Ruminations on the electronics industry from David Manners, Senior Components Editor on Electronics Weekly.
The First Company Set Up To Make ICs
In 1961, four years after Fairchild Semiconductor was founded, Sherman Fairchild, the son of an IBM co-founder who owned Fairchild Semiconductor’s parent company, decided on that year’s bonuses.
Perhaps because of his East Coast cultural background which valued hierarchy, Fairchild only handed out the bonuses to the eight guys – the ‘Traitorous Eight’ who had left Shockley Semiconductor to co-found Fairchild.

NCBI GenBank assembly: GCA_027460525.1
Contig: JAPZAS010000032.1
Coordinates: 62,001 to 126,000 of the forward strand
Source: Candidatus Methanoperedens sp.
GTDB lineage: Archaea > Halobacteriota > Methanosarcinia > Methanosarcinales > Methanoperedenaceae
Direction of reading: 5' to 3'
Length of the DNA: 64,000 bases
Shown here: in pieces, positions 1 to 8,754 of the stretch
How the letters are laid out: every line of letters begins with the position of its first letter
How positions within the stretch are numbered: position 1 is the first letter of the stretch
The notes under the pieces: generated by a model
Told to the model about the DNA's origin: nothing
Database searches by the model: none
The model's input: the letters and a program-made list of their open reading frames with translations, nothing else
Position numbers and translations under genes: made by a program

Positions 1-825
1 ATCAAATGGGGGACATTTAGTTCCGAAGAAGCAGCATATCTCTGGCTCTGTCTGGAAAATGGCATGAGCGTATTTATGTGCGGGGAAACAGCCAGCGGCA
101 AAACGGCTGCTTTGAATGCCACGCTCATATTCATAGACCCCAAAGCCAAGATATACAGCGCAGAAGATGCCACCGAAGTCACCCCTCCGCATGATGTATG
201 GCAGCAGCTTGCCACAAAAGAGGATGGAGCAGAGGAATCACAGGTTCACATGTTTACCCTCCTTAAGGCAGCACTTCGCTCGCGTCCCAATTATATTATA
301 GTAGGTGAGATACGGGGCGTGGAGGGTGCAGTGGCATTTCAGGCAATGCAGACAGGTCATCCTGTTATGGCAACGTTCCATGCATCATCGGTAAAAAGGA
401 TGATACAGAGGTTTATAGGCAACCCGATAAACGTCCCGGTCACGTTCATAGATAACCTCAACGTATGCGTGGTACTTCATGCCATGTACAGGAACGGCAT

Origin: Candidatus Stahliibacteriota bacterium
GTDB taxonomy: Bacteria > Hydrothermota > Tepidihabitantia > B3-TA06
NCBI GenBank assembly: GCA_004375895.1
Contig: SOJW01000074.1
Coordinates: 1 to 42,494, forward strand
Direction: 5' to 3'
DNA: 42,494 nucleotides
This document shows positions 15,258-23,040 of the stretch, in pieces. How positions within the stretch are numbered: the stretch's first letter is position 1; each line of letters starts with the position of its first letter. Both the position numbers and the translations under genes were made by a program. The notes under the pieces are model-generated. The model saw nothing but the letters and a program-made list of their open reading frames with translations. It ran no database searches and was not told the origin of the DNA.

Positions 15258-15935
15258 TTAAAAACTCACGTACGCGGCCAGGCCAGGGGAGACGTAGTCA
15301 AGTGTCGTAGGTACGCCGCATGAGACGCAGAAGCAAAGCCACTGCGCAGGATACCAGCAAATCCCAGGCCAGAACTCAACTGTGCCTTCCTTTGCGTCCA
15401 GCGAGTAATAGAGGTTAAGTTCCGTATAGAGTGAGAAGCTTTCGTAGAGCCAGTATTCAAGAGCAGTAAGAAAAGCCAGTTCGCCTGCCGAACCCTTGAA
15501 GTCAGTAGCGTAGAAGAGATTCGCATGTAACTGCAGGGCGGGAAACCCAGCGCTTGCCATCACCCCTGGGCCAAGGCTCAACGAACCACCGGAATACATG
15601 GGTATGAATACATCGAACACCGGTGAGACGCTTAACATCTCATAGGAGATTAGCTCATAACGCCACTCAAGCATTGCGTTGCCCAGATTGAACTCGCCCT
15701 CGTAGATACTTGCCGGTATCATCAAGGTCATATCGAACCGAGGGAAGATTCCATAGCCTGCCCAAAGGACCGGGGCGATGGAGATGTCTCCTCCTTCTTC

Others who had contributed mightily to the success of Fairchild were outraged that their work was not recognised.
So they did what Silicon Valley does best – walked out and started their own show.
In this case it was Signetics a name derived from Signal Network Electronics.
The four founders of Signetics – Dave Allison, David James, Mark Weisenstein and Lionrl Kattner – believed that ICs were the future of the industry while Fairchild was sticking to discrete transistors in the belief that making ICs would be to compete with its customers.
So Signetics was the first company set up specifically to make ICs.
It was backed by Lehman Bros and was bought by Philips in 1975.Tags: fairchild semiconductor, hierarchy, network electronics, Philips, silicon valley